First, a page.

As T'Pau had already bent the rules by allowing Kirk to compete ("our laws are not binding on thee"), I don't think she would have had any room to complain when it turned out Kirk's death was faked. It was McCoy's trick anyway, Kirk didn't know he'd been given a mickey. The worst that might have happened was a diplomatic protest.
It's okay... even if she was displeased, she couldn't admit to it. That's an emotional response.
Not just this episode but in the entire series this attidue bothers me. I would think that by the 23rd century a Doctor would have a breadth of knowledge about other humanoid species.
They should that Dr. Phlox on Enteprise seemd to be more knowledgeable about the physiology of other humanoid species.
It seems to me that by the 23rd century, an MD would have even narrower knowledge than today. Medicine is advancing so fast that it's basically impossible to be a general practitioner today; it might well take a minimum of three people with doctorates to adequately cover even Homo sapiens.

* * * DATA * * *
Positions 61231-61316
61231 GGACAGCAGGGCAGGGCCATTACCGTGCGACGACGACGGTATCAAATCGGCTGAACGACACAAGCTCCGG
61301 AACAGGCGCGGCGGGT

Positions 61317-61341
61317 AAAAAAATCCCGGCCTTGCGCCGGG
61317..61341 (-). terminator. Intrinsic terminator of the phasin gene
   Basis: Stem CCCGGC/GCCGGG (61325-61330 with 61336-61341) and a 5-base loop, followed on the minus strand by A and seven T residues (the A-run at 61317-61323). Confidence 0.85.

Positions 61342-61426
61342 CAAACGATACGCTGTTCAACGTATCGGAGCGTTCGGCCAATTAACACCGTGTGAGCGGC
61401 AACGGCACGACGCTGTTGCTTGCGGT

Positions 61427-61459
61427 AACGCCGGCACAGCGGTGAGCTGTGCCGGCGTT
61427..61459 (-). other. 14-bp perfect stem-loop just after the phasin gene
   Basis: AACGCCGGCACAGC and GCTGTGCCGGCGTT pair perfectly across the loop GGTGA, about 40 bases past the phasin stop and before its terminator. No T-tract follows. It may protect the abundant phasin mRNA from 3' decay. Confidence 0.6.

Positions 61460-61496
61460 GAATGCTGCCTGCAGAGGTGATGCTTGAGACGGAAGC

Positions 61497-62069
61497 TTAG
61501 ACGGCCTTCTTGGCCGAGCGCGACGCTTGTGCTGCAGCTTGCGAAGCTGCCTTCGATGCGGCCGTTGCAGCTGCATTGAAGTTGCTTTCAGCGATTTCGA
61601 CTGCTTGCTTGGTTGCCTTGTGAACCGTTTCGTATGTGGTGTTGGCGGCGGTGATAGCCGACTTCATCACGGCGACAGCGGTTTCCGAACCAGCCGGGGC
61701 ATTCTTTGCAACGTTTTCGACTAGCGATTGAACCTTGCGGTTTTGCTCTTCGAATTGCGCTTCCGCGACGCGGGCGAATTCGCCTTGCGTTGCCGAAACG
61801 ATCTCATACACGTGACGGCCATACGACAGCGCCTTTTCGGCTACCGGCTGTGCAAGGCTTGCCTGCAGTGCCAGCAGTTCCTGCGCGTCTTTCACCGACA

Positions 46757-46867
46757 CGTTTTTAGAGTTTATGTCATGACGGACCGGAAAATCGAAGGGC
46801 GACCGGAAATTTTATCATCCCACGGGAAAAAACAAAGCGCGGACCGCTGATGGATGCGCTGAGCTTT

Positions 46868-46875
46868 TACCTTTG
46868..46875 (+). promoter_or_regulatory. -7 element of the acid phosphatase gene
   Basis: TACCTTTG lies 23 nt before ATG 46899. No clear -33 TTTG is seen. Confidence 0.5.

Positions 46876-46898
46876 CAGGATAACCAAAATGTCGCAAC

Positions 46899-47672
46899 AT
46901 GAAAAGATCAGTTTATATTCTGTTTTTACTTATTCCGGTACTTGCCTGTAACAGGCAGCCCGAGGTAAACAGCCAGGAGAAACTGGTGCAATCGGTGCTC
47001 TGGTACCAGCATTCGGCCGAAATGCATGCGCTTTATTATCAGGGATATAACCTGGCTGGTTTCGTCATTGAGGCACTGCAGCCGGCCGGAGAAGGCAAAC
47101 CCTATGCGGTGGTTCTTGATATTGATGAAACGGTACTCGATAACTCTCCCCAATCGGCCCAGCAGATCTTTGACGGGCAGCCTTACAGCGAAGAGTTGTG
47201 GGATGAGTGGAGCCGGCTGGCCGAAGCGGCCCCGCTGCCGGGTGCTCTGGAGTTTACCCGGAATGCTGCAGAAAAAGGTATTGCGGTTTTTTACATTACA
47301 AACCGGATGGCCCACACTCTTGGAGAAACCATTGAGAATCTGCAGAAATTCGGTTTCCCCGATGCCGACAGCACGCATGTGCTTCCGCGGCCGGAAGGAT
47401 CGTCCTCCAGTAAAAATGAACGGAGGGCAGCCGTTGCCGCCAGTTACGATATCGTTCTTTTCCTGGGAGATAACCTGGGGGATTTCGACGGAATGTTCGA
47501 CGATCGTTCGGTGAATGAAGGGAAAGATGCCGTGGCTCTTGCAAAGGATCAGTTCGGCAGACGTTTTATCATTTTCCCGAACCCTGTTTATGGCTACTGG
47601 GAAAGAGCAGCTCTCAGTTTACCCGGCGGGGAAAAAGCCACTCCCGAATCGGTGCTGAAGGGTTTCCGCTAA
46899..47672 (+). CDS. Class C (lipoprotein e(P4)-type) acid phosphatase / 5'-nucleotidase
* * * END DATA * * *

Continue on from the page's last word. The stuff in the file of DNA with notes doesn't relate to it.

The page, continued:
The only reason I think McCoy might be expected to know something about Vulcans is Spock being aboard. Apparently, the Vulcan is the only nonhuman on that ship - so Starfleet would do well to pick a doctor with at least some proficiency in handling Vulcans. But for all we know, they did, and that doctor was M'Benga; due to his rare specialization, he in turn was an inferior choice for treating the 429 humans, or for some other reason (lack of service years, say) couldn't become the CMO.
A smart organization might have given up on human doctors altogether, and only enrolled Denobulans or other species capable of coping with broader skill sets.
As originally written, the Vulcans were a mysterious race that kept largely to themselves and didn't share much with outsiders. Even Spock didn't reveal everything there was to know about Vulcans.
It wasn't until ten or so episodes after "Amok Time" that the character of Dr. M'Benga was introduced as a physician that had studied on Vulcan for a while and was more familiar with Vulcan physiology than most Starfleet doctors (but even then, he may not have known everything about them).
By the time of TNG, though, Vulcans may have dropped their veil of secrecy and quite a bit about their biology had long since been made available in the Starfleet Medical database.
With Spock as his patient though, McCoy was mostly experienced with a Vulcan-Human hybrid. He has to adapt when working on full Vulcans like Sarek. McCoy's specialty seems to be humans.
According to "Court Martial", his specialty is space psychology - a very useful skill to have on a five-year mission, and probably it makes him a good choice for Starfleet to replace the Piper/Dehner combo. Perhaps such concerns outweighed the need to care for Spock's well-being?